“Sometimes I got selected for training opportunities but due to financial constraints, I hardly attended those trainings. Sometimes I was invited for interviews but didn’t get the jobs at the end. It was frustrating but I was determined.”
In 2012, she stumbled on the African Union Youth programme and ten months later, was selected to attend a fully sponsored pre-deployment training in Porto Novo, Benin in December.
“It was my first time traveling out of my country.”
After the training, she was offered the position of Legal Associate and deployed to the AU headquarters in Addis Ababa, Ethiopia.
“It was a new journey, to work with people from diverse backgrounds, to live far away from your family, and to face the challenges of growing in the international development world as a woman in a purely male dominated environment,” Emmanuella said.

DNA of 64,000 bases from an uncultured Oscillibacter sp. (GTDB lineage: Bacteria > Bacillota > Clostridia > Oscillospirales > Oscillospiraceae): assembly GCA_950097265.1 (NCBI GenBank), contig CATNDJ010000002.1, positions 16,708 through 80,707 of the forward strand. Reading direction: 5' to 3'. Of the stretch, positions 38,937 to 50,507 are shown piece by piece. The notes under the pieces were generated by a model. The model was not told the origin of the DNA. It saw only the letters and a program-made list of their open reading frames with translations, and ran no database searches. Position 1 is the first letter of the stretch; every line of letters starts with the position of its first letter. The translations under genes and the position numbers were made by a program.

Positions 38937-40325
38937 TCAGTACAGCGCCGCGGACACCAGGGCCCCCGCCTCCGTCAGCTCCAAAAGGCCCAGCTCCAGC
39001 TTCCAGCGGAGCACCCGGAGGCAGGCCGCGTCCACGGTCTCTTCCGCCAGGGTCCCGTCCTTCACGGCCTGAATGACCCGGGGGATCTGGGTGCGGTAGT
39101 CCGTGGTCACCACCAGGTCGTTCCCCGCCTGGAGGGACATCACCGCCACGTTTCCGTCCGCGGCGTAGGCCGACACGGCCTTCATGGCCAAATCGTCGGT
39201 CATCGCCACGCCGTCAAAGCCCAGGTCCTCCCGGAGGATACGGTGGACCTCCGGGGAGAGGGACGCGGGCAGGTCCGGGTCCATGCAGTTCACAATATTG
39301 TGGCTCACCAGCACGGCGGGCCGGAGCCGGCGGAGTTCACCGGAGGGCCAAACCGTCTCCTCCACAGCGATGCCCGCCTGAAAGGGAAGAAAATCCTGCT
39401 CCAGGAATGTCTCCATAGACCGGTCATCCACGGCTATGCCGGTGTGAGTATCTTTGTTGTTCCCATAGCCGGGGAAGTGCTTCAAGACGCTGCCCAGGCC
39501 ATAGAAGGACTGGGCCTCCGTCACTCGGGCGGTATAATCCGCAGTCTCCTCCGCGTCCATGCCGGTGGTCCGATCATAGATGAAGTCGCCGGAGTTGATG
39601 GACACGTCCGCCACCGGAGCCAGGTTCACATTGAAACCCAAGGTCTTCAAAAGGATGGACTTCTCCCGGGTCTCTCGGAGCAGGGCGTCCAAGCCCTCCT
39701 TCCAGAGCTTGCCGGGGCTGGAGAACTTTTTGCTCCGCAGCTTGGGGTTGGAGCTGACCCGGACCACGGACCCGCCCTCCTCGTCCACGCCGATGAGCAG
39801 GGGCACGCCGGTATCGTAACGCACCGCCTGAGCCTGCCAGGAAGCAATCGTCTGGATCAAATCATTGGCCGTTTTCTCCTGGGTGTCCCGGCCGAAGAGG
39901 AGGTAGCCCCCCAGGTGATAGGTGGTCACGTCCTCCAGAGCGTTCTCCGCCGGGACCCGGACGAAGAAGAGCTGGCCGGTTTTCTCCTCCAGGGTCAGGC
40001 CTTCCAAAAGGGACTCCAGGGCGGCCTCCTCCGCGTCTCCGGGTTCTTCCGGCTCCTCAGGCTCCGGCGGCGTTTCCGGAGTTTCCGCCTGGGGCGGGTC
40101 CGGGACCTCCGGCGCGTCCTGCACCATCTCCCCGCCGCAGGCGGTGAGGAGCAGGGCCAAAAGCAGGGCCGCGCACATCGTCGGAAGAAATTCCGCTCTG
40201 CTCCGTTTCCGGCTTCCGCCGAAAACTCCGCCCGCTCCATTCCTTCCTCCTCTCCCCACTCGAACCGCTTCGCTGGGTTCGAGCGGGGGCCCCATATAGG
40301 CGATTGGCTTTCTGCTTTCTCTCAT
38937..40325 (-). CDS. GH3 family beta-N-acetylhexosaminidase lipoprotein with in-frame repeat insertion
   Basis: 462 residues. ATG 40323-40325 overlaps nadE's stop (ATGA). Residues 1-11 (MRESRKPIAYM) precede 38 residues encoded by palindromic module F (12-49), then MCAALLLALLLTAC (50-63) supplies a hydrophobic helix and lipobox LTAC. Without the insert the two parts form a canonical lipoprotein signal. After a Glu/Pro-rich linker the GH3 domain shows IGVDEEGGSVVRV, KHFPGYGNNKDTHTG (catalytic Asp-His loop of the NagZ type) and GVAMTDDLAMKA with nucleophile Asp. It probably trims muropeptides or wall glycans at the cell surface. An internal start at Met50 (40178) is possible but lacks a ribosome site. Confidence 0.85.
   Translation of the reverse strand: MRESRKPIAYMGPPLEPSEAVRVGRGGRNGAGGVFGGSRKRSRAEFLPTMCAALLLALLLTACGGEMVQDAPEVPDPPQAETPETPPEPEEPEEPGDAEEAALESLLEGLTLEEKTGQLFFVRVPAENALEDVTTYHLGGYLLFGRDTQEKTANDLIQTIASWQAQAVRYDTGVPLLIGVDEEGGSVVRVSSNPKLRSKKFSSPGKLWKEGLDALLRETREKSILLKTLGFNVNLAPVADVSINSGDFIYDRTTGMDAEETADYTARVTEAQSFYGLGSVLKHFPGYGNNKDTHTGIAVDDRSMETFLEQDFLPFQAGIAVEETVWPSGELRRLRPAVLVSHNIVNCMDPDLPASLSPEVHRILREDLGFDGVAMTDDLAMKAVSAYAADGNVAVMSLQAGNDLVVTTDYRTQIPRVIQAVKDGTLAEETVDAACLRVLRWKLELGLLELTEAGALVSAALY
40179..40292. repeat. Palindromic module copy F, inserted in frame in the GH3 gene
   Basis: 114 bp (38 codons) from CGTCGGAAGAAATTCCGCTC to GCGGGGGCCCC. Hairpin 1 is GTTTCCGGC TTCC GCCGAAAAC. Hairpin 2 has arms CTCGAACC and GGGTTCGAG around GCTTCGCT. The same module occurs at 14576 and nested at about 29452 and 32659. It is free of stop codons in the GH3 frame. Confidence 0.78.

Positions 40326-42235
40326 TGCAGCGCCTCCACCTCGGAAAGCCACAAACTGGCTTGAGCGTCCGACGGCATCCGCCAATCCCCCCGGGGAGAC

Still with her desire to work with the UN, she gradually started preparing herself for peacekeeping by undertaking short courses on peacekeeping, peace support operations, humanitarian assistance, Rule of Law, refugee protection and sometimes paid for courses.
“I also embarked on obtaining a second masters in peacebuilding and things started falling in place.
In March 2015, her dream eventually materialised but it was a move to the CAR a conflict country, a non-family duty station characterized with little or no basic amenities.
“Moving to the CAR, was a very tough decision to make. However bearing in mind my drive, I took up the position. I equally saw it as an opportunity for me to contribute to the goals of UN Security Council Resolution 1325 which emphasized on the greater participation of women in conflict resolution and peacebuilding.”
As a child protection officer with the UN Stabilization mission, her principle task is to support the implementation of Security Council Resolution 1612 on the grave child rights violations through the monitoring and reporting mechanism as well as other subsequent child protection security council resolutions on children and armed conflict.
“The fate of children in times of armed conflict and in the post-conflict phase solely lies in the hands of peacekeepers.